Vicarious Liability for Bad Corporate Governance: Are We Wrong about 10b-5?
I formulate a rational expectations signaling model of vicarious liability for securities fraud, particularly the much criticized "fraud-on-the-market" private class action arising under Rule 10b-5. I show that fraudulent misreporting by managers occurs in the absence of managerial moral hazard--that is, where managers simply maximize shareholder payoffs--and that vicarious liability can serve as an appropriate deterrent, creating separating equilibrium. I then show that the particular remedy under Rule 10b-5 can perfectly deter fraud and perfectly compensate purchasers, and that Rule 10b-5 class actions may function better than critics claim. Copyright 2011, Oxford University Press.
If you experience problems downloading a file, check if you have the proper application to view it first. In case of further problems read the IDEAS help page. Note that these files are not on the IDEAS site. Please be patient as the files may be large.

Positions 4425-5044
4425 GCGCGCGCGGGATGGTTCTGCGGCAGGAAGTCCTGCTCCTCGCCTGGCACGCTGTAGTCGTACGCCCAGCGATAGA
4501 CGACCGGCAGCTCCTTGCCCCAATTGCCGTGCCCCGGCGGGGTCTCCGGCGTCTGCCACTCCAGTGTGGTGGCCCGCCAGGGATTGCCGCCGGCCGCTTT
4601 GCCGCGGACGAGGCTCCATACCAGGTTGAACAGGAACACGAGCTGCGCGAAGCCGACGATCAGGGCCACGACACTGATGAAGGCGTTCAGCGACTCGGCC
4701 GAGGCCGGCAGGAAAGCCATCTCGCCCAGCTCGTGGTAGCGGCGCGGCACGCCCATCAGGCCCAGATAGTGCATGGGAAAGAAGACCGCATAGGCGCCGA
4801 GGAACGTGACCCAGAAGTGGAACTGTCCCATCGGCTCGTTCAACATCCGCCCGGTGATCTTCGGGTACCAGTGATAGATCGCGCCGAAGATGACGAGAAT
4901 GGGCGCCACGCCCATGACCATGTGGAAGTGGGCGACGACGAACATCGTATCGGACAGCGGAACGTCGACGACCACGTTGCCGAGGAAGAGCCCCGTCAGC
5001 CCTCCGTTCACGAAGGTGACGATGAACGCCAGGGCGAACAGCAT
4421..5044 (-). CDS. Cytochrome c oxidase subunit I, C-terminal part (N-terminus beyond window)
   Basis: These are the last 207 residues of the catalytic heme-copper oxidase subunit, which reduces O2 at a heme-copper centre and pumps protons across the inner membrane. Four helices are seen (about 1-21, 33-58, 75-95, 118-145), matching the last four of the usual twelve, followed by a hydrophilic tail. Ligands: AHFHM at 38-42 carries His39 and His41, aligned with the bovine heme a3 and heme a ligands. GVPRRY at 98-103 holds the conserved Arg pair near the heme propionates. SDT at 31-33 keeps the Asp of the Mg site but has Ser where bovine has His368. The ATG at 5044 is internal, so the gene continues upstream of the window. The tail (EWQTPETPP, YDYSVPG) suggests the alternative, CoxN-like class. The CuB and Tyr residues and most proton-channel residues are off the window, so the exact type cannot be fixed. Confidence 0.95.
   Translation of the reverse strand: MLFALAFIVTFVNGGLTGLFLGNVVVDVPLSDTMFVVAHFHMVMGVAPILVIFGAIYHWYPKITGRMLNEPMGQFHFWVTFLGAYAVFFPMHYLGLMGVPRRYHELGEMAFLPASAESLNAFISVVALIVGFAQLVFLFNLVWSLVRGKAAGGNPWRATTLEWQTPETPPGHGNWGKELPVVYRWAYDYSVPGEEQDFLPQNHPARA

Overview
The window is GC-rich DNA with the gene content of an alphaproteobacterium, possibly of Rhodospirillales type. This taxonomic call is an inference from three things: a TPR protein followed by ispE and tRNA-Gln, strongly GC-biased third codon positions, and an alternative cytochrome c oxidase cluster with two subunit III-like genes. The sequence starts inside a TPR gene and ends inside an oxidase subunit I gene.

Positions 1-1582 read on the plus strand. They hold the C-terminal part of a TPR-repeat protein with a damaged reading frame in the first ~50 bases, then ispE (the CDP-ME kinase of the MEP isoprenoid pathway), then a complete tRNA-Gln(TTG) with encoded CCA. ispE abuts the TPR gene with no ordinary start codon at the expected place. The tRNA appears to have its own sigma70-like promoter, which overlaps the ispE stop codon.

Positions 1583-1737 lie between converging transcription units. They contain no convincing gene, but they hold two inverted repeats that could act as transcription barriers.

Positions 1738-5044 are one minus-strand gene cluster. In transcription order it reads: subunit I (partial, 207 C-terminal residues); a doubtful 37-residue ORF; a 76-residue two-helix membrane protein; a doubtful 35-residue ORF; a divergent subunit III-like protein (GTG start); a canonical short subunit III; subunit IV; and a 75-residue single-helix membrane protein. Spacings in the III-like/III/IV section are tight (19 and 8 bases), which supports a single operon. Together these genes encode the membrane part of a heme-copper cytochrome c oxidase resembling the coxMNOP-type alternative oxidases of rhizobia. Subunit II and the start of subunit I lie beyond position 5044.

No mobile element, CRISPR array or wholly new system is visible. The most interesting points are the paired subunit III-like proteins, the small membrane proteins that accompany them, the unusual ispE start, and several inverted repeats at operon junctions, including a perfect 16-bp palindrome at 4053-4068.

As the access to this document is restricted, you may want to look for a different version under "Related research" (further below) or search for a different version of it.
Volume (Year): 13 (2011)
Issue (Month): 2 ()
|Contact details of provider:|| Postal: |
Fax: 01865 267 985
Web page: http://www.aler.oupjournals.org/
|Order Information:||Web: http://www.oup.co.uk/journals|
When requesting a correction, please mention this item's handle: RePEc:oup:amlawe:v:13:y:2011:i:2:p:359-401. See general information about how to correct material in RePEc.
For technical questions regarding this item, or to correct its authors, title, abstract, bibliographic or download information, contact: (Oxford University Press)or (Christopher F. Baum)
If references are entirely missing, you can add them using this form.